Best and Worst of William Shakespeare

As we restructure the company, prepping for an exciting 2015 spring production that will be announced on December 15th, I realized that I haven’t made any posts on the Copyright-Free Play Archive in a while.  Our focus in the coming years will be on building the community around the inherently interdisciplinary art form of theatre, … Continue reading

King Lear

This marks the end of an era, doesn’t it?  All of Shakespeare’s extant plays have been documented here, and soon I hope to move on to other copyright-free plays fit for production.  But now are the final thoughts on Shakespeare’s complete works, culminating in King Lear.  This is a complex and intriguing play, regarding the … Continue reading

Othello

It’s been a long while since I’ve been able to contribute anything to this archive, so I’m happy to be back in that swing of things while life settles down for a bit.  Just two more Shakespeare plays to go before I move on to some contemporaries and examine their worth for a modern production.  … Continue reading

Troilus and Cressida

William Shakespeare wrote a play about the Trojan War.  Well, that’s just awesome.   So why is it never performed that often? You know, the ancient pseudo-mythical decade-long conflict that even rivals World War II in pop culture.  Even if you never read Homer’s Iliad or Virgil’s Aeneid, you know the general story.  But the details … Continue reading

Hamlet

So… Hamlet. There is so much that has been written about this play already, so much life sucked from it by tired schoolroom analyses, and so many interpretations of the text put onto stage and film, that a relevant discussion can prove to be very difficult.  So let me come at this entry from a … Continue reading

The Tempest

I’m starting off 2012 with this classic fantasy story, which actually holds a special place in my heart besides being an objective masterpiece of drama.  It’s the first play that I ever acted in (excluding, you know, school Christmas Pageants and the lot), playing one of the magical “people of the island” that the sorcerer Prospero commands … Continue reading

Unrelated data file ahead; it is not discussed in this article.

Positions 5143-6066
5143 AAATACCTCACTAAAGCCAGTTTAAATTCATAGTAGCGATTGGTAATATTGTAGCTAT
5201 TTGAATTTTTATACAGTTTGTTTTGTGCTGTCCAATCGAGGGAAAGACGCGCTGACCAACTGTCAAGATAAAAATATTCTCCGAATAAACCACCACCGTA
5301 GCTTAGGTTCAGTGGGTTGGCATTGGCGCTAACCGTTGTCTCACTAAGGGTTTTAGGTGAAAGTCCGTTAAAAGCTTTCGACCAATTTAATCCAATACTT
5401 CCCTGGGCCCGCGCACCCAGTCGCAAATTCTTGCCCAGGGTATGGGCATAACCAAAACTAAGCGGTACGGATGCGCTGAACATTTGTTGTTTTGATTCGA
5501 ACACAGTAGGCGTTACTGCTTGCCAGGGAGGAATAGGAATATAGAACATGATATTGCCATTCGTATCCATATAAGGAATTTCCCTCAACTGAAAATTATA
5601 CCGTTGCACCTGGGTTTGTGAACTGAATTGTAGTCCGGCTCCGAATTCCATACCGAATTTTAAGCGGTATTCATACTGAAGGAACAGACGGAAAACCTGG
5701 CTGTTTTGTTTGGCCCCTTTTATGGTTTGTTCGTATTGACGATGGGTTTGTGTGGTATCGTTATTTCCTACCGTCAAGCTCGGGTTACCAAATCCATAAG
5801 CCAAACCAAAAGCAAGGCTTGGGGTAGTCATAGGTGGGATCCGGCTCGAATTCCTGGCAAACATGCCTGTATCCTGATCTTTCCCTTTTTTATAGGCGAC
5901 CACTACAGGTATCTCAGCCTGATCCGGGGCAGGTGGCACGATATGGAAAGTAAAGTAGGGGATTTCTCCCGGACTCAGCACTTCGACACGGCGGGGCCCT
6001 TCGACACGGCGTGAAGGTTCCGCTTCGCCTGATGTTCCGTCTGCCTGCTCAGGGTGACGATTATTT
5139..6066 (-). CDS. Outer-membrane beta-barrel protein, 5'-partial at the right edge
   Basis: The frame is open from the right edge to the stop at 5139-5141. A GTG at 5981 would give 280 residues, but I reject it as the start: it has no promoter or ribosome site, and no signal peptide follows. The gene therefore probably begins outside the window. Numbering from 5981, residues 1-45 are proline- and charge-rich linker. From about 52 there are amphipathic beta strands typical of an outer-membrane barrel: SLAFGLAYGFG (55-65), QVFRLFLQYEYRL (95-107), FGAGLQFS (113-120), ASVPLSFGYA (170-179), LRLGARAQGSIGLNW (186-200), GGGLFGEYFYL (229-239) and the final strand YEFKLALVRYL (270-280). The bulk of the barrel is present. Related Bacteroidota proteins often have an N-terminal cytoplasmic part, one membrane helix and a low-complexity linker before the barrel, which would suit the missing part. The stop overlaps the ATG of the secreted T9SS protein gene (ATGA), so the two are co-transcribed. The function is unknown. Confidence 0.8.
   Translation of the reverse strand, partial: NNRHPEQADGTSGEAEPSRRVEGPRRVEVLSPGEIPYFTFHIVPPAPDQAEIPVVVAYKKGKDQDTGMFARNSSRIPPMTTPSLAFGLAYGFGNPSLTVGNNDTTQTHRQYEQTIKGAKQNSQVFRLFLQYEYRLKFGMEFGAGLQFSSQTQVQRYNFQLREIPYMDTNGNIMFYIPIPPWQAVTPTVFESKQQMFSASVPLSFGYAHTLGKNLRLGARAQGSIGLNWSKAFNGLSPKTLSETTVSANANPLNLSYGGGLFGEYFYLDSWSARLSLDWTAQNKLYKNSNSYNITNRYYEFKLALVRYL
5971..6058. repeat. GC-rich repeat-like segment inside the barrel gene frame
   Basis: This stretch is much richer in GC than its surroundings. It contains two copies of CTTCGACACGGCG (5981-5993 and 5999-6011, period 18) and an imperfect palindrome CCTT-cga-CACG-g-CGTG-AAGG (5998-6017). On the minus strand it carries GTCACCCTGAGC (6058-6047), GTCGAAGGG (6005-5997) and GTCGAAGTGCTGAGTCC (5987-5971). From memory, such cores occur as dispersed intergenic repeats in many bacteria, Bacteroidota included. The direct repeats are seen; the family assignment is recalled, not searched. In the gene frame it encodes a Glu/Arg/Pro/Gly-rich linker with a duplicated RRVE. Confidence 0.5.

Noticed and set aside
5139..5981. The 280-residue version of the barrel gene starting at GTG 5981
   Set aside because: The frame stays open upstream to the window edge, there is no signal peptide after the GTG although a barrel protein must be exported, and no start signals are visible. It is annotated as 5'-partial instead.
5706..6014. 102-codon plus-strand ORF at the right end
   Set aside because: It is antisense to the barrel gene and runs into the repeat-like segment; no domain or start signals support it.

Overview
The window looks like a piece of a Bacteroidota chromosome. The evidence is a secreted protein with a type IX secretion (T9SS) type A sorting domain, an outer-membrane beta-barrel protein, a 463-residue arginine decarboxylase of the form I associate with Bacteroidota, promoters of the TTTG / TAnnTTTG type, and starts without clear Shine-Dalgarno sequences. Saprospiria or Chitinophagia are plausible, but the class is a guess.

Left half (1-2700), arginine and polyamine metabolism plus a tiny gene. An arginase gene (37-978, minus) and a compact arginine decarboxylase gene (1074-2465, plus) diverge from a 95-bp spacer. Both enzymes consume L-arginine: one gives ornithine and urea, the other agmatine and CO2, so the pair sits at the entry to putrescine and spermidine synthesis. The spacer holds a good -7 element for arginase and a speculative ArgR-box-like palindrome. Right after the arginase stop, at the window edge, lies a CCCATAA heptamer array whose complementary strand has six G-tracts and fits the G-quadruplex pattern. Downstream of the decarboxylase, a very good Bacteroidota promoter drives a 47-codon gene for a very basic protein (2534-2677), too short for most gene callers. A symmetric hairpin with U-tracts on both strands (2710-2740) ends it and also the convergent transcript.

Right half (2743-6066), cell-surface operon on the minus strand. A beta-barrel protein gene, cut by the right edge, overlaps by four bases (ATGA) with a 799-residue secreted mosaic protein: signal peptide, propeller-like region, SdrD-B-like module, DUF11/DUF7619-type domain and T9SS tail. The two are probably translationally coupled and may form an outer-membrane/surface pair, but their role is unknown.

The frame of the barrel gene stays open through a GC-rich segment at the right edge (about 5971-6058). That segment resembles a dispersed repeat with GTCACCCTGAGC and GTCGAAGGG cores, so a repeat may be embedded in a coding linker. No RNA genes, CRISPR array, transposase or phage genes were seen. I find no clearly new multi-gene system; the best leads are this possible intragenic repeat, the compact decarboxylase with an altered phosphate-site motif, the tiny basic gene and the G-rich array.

The Winter’s Tale

Prince Mamillus says early in the first Act of this play: “A sad tale’s best for winter: I have one Of sprites and goblins.”  Shortly afterwards, he falls ill and dies of shock when his mother, Queen Hermoine, is falsely accused of infidelity by King Leontes.  So begins this beautiful story of jealousy and forgiveness, with its famously unconventional structure.  … Continue reading

Two Noble Kinsmen

It is fairly accepted among scholars that Shakespeare collaborated with John Fletcher on two plays: King Henry VIII,  and Two Noble Kinsmen.  Considering that the former play was one of the worst plays  have ever read, ever, I did not have high hopes for 2NK (as I like to call it).  It was not included in the … Continue reading

Cymbeline

If you ask me what my favorite Shakespeare play is, I usually say Cymbeline.  Until recently, I sort of forgot why.  But then I read the thing again just now, and oh dear Christ it’s a wonderful play.  Really, really wonderful, with one of the era’s greatest female protagonists, opportunity for a spectacular battle sequence, … Continue reading

Twelfth Night

Wow, it’s been a while since I’ve done this.  I took a bit off from this Act-of-Shakespeare-a-Day Project to focus on Blunt Objects Theatre’s Halloween production, Joan the Witch, and now there’s only a few weeks left in the year.  Oh well.  Might as well jump right back into things: the play is basically a … Continue reading